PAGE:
The Washington simulations examined a section of the Columbia River Littoral Cell (CRLC) in southern Washington, USA (Figure 4). This region of the Pacific Northwest coast differs from North Carolina, and most of the US coast, by having a shelf that has accumulated a huge volume of sediment during the Holocene sea-level rise. The simulations confirm that GEOMBEST is able to reproduce complex coastal stratigraphy involving regressive and transgressive phases of coastal evolution (Figures 4 and 5). Results demonstrate that three phases of sedimentation were required to reproduce the Washington stratigraphy. The first phase (12900 - 12400 bp) involving the rapid addition of sediment attributed to the Missoula Floods, resulted in shoreface regression during a period of rapid sea-level rise. This was followed by a period of rapid shoreface transgression when little or no sediment was added to the system (12400 - 9100 bp) and a final period when sediment was added at a moderate rate (9100 bp - present). The reconstruction presented in Figure 7 is the simplest given the available data and the assumption of constant sedimentation rates for each period. The simulation was able to reproduce the geometry of the stratigraphic packages, the orientation of the seismic reflectors and the late-Holocene shoreline progradation.
Figure 4. Location map showing the Modeled cross section of the Washington coast.
Figure 5. Data model of the Long Beach section morphology and stratigraphy.
Figure 6. Part of the Long Beach seismic section showing the clinoform package with highlighted reflectors.
Figure 7. Successful reconstruction of the Long Beach Tract. Time lines are every 50 years for the first 500 years of the simulation period to and every 500 years thereafter.
Comparative results from Washington and North Carolina show how substrate slope controls coastal evolution in settings with non-erodible substrates. It is widely recognized that substrate slope affects the rate of barrier transgression, with gentler slopes associated with higher transgression rates (Pilkey and Davis, 1987). Results from my research suggest that as barrier islands translate over a steepening lithified substrate the estuary backing them will narrow, then the backbarrier will narrow and finally the subaerial barrier will cease to exist and a subaqeous deposit is formed. This evolutionary sequence can be retarded, however through the addition of sediment volume to the barrier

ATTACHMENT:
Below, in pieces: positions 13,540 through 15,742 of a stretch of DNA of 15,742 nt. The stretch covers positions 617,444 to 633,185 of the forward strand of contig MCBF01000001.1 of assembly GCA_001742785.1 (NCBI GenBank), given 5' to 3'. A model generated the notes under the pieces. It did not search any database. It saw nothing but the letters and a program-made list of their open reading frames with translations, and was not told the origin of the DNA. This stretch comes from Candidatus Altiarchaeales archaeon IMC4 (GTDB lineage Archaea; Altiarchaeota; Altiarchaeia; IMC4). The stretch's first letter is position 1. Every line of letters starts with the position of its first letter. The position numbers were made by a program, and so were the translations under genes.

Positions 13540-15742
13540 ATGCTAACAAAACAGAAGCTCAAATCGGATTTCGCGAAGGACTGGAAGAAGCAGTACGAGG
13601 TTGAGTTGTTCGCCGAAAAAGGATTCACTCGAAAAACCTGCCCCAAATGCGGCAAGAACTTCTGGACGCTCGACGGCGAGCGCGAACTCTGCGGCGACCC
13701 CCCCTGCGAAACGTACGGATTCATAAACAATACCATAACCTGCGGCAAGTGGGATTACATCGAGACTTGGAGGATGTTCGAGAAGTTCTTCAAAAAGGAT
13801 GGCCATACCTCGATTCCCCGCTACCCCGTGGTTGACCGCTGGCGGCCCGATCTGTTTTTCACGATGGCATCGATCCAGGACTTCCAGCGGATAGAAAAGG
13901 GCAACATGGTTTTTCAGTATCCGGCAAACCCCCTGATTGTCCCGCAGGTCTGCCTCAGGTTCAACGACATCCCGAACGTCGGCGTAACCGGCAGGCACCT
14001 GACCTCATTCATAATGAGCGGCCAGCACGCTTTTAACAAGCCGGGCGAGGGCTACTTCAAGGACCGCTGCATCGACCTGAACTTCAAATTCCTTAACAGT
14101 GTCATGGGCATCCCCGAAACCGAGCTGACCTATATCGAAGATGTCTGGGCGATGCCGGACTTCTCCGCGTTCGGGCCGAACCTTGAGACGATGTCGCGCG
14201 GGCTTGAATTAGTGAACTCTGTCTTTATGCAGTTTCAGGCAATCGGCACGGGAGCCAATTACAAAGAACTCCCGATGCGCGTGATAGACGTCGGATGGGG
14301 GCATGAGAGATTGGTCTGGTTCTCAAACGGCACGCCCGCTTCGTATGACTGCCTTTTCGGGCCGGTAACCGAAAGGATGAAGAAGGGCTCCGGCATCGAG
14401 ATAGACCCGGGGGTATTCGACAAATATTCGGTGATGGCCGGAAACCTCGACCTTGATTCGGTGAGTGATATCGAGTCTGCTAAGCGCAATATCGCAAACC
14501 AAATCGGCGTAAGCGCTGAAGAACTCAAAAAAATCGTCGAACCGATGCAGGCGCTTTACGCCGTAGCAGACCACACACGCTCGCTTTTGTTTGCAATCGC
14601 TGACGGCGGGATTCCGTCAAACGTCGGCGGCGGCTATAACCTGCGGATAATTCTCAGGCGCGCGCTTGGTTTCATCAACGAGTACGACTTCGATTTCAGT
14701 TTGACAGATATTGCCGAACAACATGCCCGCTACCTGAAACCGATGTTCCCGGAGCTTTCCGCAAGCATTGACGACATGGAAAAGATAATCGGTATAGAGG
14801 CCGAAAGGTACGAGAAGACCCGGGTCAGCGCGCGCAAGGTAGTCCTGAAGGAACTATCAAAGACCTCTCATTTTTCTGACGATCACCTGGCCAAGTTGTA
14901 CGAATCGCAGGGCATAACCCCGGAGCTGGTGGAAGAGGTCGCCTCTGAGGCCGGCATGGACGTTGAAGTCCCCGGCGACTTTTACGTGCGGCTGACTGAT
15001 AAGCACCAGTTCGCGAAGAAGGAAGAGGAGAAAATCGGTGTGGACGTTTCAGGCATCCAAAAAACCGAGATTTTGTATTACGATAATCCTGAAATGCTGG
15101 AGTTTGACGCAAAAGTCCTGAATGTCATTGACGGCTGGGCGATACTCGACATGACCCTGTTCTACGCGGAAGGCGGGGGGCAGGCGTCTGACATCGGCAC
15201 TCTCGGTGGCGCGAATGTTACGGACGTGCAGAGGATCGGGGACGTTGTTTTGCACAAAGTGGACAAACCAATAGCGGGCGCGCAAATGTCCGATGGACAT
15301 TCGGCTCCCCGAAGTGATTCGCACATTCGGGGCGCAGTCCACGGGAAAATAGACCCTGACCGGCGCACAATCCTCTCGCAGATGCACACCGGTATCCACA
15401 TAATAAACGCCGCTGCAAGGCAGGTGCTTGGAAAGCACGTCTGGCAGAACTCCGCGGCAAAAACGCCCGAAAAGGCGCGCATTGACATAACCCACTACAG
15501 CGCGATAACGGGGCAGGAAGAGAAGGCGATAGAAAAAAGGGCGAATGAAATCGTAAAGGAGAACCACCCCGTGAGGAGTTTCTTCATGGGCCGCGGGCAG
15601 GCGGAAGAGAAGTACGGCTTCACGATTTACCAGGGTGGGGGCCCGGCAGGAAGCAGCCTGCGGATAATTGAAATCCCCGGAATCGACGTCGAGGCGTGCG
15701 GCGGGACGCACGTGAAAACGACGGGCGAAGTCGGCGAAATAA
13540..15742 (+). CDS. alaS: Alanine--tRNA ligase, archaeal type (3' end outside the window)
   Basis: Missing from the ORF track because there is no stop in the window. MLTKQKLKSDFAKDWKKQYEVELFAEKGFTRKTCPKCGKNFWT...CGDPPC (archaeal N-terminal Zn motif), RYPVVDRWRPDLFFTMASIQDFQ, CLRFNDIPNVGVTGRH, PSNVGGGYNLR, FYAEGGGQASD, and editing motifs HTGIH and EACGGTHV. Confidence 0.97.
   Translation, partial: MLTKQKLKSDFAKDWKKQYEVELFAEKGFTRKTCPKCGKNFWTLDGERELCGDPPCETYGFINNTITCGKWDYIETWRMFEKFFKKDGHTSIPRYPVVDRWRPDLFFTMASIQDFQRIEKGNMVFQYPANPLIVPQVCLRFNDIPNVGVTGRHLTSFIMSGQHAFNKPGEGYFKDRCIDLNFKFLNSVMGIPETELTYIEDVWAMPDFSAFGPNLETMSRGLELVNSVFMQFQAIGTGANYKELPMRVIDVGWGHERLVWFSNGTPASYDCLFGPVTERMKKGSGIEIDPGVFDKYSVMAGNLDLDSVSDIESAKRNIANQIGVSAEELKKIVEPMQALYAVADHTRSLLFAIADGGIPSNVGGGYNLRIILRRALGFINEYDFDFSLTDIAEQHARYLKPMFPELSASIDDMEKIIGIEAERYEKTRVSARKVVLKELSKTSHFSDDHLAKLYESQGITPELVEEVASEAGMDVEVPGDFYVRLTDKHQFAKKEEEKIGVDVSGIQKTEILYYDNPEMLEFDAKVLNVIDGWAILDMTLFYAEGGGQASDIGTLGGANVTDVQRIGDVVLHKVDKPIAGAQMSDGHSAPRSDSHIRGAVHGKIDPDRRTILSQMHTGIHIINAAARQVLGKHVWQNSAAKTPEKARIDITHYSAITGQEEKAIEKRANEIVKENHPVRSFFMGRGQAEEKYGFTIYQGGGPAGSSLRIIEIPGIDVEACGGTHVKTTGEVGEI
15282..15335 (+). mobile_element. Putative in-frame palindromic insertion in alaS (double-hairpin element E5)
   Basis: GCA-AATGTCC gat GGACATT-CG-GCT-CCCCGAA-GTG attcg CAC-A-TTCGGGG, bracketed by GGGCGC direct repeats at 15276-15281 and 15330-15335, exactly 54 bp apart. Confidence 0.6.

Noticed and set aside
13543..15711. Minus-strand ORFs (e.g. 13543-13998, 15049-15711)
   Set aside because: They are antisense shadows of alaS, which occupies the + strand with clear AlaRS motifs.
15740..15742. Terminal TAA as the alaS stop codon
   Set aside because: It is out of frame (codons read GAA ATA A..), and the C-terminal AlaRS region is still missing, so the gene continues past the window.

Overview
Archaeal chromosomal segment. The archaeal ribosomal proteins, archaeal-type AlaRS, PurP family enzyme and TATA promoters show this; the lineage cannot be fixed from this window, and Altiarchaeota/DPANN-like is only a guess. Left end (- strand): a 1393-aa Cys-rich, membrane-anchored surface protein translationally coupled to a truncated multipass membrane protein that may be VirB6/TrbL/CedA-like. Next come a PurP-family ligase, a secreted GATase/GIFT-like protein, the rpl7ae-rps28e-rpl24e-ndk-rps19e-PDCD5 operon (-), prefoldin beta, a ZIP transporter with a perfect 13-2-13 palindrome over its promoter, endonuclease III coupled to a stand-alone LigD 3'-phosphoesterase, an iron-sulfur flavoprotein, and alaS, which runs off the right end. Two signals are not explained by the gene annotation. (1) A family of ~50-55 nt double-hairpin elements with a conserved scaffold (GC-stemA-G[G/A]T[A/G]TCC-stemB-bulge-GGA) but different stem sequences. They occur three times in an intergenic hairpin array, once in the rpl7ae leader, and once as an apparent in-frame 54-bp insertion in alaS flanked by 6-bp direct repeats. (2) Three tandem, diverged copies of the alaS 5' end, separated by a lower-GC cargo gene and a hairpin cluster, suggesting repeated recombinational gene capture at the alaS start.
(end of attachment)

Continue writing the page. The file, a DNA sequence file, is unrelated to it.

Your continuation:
Estuarine infill reduces barrier transgression rates by filling the accommodation space behind the barrier (Cowell et al., 1995). GEOMBEST simulation results demonstrate that the potential for estuarine infilling to retard shoreface transgression depends on the slope of the underlying substrate. Settings with gentle slopes, such as North Carolina, are associated with wide estuaries, in which a large volume of estuarine sediment can potentially accumulate. This makes barrier transgression rates in low-gradient settings very sensitive to variations in the rate of estuarine infill. Steep settings, in contrast, are associated with narrow or non-existent estuaries offering limited potential for estuarine infilling and therefore a limited potential for estuarine infilling to affect the rate of barrier transgression. Simulations in North Carolina also demonstrate how substrate composition affects the rate of barrier transgression. Transgression over an erodible substrate provide a potential source of sediment to the barrier island, which slows the rate of transgression relative to transgression over a lithified substrate.
Cowell, P.J., Roy, P.S., Jones, R.A., 1995. Simulation of large-scale coastal change using a morphological-behaviour model. Marine Geology, 126, 45-61.
Pilkey, O. H., Davis, T. W., 1987, An analysis of coastal recession models: North Carolina coast in Nummedal, D., Pilkey, O.H., Howard, J.D., eds., Sea-level Fluctuation and Coastal Evolution: SEPM (Society for Sedimentary Geology) Special Publication No. 41, Tulsa, Oklahoma, p. 59-68.
Original Project Description: Coastal management and engineering requires identification of low-order (large-scale) coastal change to determine whether shoreline and seabed movements involve systematic trends. Such trends may cause chronic problems that require long-term planning and major engineering interventions. Morphological change entailing temporary fluctuations may cause acute problems but these generally require only local remedial measures. Coastal management strategies are very different for the two types of problems and usually involve different levels of expense. If estimates of the long-term change cannot be quantified then it seems unlikely that predictions will discriminate adequately between chronic and acute coastal change.
Dave's research focuses on the development of a three-dimensional morphological-behaviour model to simulate the evolution of coastal sand bodies to variation in sea level, longshore sediment transport and estuarine deposition. The model will initially be used to simulate the evolution of the barrier coastline from Cape Henry to Cape Hatteras (North Carolina). Existing geological data will be integrated with the model to determine mean trends of barrier evolution during the post-glacial marine transgression and to predict shoreline change resulting from anticipated rates of sea-level rise.
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Last modified: 16:08:33 Thu 13 Dec 2012